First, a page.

Orecchiette with Roasted Cauliflower, Raisins and Walnuts (and Colatura, optional)
As shared from the kitchen of Once Upon a Plate
Serves 4

A traditional dish, possessing the perfect balance of sweet and savory flavors.


1 head of cauliflower, cut into very small florets
4 Tablespoons extra virgin olive oil
salt and pepper
1/2 cup raisins (golden or black), plumped in warm liquid water, wine, etc.
3 Tablespoons walnuts or 2 Tablespoons pine nuts
1 Tablespoon colatura (optional)+*
8 ounces orecchiette

*If not using colatura, salt the cauliflower a little more heavily than usual.

Preheat the oven to 450 degrees (F)
Toss the cauliflower florets with 2 tablespoons of extra virgin olive oil, 1 teaspoon of salt and 1/2 teaspoon of pepper. Spread on a baking sheet in a single layer and roast for 1012 minutes until nicely caramelized. In the last 3-4 minutes, add the raisins and pine nuts and continue roasting. (Careful not to burn the nuts.)

In the meantime, cook the orecchiette in lots of salted, boiling water. Reserve 1/4 cup of the cooking water and drain the pasta. Return the hot pasta to the pot and stir in the pasta water, colatura(if using), 2 tablespoons of fresh extra virgin olive oil and the roasted cauliflower mix. Serve right away.

* Colatura is a special Italian syrup, made from anchovies.

Recipe adapted from Market Hall Foods

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Friday, February 5, 2010

Pork Tenderloin with Herb Glaze

This recipe is from Caprial and John Pence; originally created for pork chops, I took my friend's advice and adjusted it for a pork tenderloin.

Flavored with Herbs de Provence and honey (I substituted Agave syrup) it is a little sweet and absolutely delicious.

Caprial & John's Pork with Honey, Mustard, and Herb Glaze

As shared from the kitchen of Once Upon a Plate
Serves 4 to 6 (varies if using tenderloin or 6 pork chops)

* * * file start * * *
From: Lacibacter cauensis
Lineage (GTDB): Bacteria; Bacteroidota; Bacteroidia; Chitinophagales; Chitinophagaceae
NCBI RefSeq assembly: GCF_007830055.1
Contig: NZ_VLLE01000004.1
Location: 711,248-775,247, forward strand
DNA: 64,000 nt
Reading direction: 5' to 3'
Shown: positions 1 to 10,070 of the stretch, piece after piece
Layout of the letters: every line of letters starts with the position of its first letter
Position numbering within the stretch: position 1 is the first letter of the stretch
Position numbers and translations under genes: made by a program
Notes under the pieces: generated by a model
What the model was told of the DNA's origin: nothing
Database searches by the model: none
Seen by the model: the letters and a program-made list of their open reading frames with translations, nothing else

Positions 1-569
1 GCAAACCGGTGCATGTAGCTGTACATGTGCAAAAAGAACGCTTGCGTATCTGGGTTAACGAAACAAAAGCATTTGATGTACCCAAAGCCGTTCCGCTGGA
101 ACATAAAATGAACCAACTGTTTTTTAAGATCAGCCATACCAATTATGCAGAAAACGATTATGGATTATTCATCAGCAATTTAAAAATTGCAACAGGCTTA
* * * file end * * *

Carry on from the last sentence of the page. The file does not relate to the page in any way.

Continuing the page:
1 or 2 pork tenderloin (12 to 16 ounces or so, each ) OR 6 (8-10 ounce) Pork chops
1 Tablespoon Herbs de Provence
Salt and cracked black pepper
2 Tablespoons extra virgin olive oil

1/3 cup honey
2 cloves garlic, chopped
1 small shallot, chopped
Zest and juice from 1 lemon
Sea salt
1 Tablespoon unsalted butter
1 Tablespoon Dijon mustard

Preheat oven 350°

To prepare the pork: Rub meat (tenderloin or chops) with herbs and salt and black pepper. Heat olive oil in a very large pan until smoking hot. Add the meat and sear well on all sides (if using chops sear both sides, turning once._

Mix the honey (or agave syrup), garlic, mustard, shallots, lemon juice and zest, and pinch sea salt. Pour over the meat and place in the oven and cook until meat reachs an internal temperature of 140 degrees about 15 to 20 minutes depending on the thickness of the meat.

Remove meat to platter or plates. Place the pan on stovetop over medium heat and bring to a boil add the butter and adjust the seasonings. Pour over sliced tenderloin or chops and serve hot. (Alternately offer the glaze at the table to allow each diner to add their own.)


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Tuesday, February 2, 2010

Individual-size Baked Alaska

Individual-size Baked Alaska
As shared from the kitchen of Once Upon a Plate
4 to 6 servings

Using only 3 or 4 ingredients, these provide huge eye and taste appeal for very little effort.

I actually prefer to make Baked Alaska into individual size portions using slices of plain cake or pound cake. This time I used extra large cupcakes made from Butter Cake batter. Here's how~

Cake slices of your choice (any flavor), or pound cake, plain cupcakes, etc.
Ice cream (any flavor)
Egg Meringue (recipe follows)


Jam or Spread of your choice,
Flowers or fruit for garnish

I make them at the last moment, but you could assemble the cake with ice cream filling and store in freezer (for up to an hour or two) before frosting with meringue and broiling.

Slice 2 pieces of cake per serving
Arrange oven rack near upper center of oven, set to broil.

Make meringue: (enough for 4 to 6 small Baked Alaskas)
6 egg whites
1/2 teaspoon cream of tartar
1/2 cups sugar

Place egg whites in an impeccably clean bowl, add cream of tartar and beat with electric mixer until soft peaks form. Gradually beat in sugar, a tablespoon at a time, beating well after each addition until stiff peaks form.

Using two slices of of cake per portion, place one slice for each serving on a baking sheet, spread with jam or spread if desired. Place a thick slab (1 to 1 1/2-inch thick) of ice cream on cake slice. Top with another cake slice. Completely cover entire surface of cake and ice cream encasing thickly with meringue.

Place under broiler until top is lightly golden brown, garnish as desired and serve immediately.